Getting the card with the most travel perks for your employees
Dear Cashing In,
I'm an employer for a small, specialty insurance company, with nine salespeople who travel extensively. The frequent flier advice columns -- including yours -- that I see have lots of advice for individuals, but could you help out a small-business owner, please? What airline/hotel credit card programs are there to maximize my benefits, while at the same time, giving me good opportunity to share the perks with my salespeople (especially the high producers)? -- Sven S.
You're right that a business credit card can deliver substantial rewards for you and your hardest-working employees, especially if the rewards accrue based on all that travel. Whatever you choose, make sure it's suited for the kind of travel your business requires -- including the airlines and hotel chains you use most. If your business involves international travel, look for a card that has no foreign transaction fees and is widely accepted.
If you want flexibility, you might consider the Starwood Preferred Guest Business American Express. SPG points that you and your employees would earn are both generous and easy to redeem for travel. SPG points can be used at more than 1,000 hotels worldwide and 350 different airlines, all with no blackout dates. You can also save 3 percent to 10 percent on business expenses from FedEx, Hertz, OfficeMax and more with American Express OPEN Savings. Sign up before Sept. 4, 2012, and you can earn up to 30,000 bonus points -- enough for six weeknight stays at many Sheraton or Aloft hotels. Transfer 20,000 points to airline miles and you get another 5,000 bonus points.
SPG cardholders get their fifth night free if they stay four nights at the same hotel and their third night free at Sheraton hotels. You also get five "stay" credits towards elite status in their loyalty program. That's a lot of ROI for a $65 annual fee, waived the first year. However, this card won't do you much good if your business travel involves cities without Starwood hotels. (Starwood is not as well represented in some areas as other chains.) Also, make sure all balances will be paid on time as this is not a low-APR card.
A couple new options you may not have heard about: Chase Ink Plus and Citi Business ThankYou. A couple weeks ago, Chase re-launched its Ink Plus card with a new rewards program, aimed at giving small business owners the opportunity to earn points fast on business travel. Points on the new program don't expire and you can earn five points per dollar spent on $50,000 spent at office supply stores, cell and land-line phones, Internet and cable TV services each year. You also get two points per dollar spent on the first $50,000 at gas stations and hotel stays purchased through the hotel, and one point per dollar on all other card purchases.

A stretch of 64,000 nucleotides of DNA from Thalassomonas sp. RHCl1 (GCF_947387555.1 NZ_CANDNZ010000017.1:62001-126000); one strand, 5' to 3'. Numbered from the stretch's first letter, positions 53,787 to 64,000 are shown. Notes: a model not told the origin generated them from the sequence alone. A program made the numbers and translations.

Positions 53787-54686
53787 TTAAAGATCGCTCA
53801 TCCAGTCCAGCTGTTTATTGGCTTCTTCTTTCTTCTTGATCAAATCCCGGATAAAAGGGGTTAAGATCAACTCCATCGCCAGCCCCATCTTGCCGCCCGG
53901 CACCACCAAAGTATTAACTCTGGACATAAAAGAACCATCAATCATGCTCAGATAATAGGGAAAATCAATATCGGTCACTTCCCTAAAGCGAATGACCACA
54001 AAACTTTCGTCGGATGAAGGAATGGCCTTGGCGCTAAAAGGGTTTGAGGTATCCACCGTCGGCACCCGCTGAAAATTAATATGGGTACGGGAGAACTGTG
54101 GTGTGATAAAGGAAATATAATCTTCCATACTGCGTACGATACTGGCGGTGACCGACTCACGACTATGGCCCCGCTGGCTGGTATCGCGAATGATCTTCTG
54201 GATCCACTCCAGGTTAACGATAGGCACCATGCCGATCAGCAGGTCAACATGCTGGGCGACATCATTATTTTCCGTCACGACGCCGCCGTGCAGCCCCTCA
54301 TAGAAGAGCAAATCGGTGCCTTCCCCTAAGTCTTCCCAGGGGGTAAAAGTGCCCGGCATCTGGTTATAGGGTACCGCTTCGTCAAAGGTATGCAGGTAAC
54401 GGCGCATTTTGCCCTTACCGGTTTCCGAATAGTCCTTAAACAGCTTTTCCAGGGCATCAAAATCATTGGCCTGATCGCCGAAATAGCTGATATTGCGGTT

Ink Plus cardholders get a 1:1 points transfer to major airline and hotel loyalty programs, and 20 percent off airfare, hotels, car rentals and cruises when redeeming for travel through Chase Ultimate Rewards. They also get free access to 350 airport lounges around the world, no foreign transaction fees and free employee cards with spending controls.
Another new option is the Citi Business ThankYou card, introduced in June 2012, which allows small business owners to earn unlimited points for business-related purchases. You pay no annual fee and get up to 15,000 bonus points for signing up, but this one involves registering for revolving categories -- which can be a hassle -- and only the third quarter (July to September) rewards travel expenses (hotels, airlines and car rental).
Given all the travel your employees are doing, you're probably better off with Capital One Spark Miles (formerly the Capital One Venture Rewards Business), which offers two "No Hassle" miles on all purchases -- that's a 2 percent return. Miles are redeemable as a statement credit on everything from gas to hotels and dining. For a $59 annual fee, waived the first year, you earn a sign-up bonus of 10,000 points with the first $1,000 spent.
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Published: August 14, 2012
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